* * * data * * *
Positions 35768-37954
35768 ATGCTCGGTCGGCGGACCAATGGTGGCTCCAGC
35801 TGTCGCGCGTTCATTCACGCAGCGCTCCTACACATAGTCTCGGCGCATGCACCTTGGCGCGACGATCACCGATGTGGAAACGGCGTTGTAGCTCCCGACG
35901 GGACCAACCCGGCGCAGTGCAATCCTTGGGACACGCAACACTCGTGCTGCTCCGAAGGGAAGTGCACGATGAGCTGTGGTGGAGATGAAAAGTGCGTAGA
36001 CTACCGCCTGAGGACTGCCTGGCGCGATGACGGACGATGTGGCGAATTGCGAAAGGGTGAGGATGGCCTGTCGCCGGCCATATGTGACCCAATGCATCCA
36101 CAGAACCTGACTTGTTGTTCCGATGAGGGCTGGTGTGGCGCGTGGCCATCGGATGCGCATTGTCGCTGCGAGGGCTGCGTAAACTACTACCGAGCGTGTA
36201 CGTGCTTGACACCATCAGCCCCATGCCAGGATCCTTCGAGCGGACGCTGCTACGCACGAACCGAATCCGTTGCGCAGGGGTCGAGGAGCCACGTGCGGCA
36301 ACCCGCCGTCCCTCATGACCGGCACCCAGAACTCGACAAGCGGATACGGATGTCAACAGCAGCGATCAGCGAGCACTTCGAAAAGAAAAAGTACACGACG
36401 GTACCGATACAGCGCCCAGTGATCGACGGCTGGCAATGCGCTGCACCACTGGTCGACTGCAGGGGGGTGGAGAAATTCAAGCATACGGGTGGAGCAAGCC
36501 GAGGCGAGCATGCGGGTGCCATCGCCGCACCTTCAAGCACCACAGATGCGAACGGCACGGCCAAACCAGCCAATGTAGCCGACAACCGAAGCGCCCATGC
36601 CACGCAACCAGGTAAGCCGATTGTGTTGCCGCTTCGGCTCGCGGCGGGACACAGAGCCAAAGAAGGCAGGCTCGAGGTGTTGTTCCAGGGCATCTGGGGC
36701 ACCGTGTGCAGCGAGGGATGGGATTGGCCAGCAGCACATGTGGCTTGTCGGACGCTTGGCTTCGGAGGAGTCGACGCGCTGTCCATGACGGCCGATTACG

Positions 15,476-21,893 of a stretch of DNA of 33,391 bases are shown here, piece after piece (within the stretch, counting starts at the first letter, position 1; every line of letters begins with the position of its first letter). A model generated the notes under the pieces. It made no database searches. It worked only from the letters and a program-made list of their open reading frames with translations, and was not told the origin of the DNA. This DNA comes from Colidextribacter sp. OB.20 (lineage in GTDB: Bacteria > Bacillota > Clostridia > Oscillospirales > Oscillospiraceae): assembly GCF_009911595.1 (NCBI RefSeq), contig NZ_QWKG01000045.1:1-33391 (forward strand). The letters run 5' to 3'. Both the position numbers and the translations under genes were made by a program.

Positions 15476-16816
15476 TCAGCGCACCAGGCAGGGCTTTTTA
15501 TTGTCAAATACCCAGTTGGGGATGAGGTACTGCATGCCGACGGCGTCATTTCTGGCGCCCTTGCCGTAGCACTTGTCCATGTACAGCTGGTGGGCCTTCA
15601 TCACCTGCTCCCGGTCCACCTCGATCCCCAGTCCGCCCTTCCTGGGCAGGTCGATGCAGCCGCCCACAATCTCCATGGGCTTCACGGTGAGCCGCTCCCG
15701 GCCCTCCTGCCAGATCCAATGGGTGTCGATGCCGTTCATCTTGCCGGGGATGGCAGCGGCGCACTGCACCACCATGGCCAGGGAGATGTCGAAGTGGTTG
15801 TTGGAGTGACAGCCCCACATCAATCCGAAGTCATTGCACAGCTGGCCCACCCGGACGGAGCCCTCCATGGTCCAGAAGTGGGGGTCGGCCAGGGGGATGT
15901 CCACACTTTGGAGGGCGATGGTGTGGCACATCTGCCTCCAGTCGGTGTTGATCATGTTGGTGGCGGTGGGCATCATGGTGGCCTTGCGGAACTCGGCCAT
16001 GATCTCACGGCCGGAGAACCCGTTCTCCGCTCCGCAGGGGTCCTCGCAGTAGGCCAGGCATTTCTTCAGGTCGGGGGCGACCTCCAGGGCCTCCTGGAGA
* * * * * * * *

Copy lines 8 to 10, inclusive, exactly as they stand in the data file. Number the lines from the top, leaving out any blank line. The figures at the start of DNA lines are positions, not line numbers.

36301 ACCCGCCGTCCCTCATGACCGGCACCCAGAACTCGACAAGCGGATACGGATGTCAACAGCAGCGATCAGCGAGCACTTCGAAAAGAAAAAGTACACGACG
36401 GTACCGATACAGCGCCCAGTGATCGACGGCTGGCAATGCGCTGCACCACTGGTCGACTGCAGGGGGGTGGAGAAATTCAAGCATACGGGTGGAGCAAGCC
36501 GAGGCGAGCATGCGGGTGCCATCGCCGCACCTTCAAGCACCACAGATGCGAACGGCACGGCCAAACCAGCCAATGTAGCCGACAACCGAAGCGCCCATGC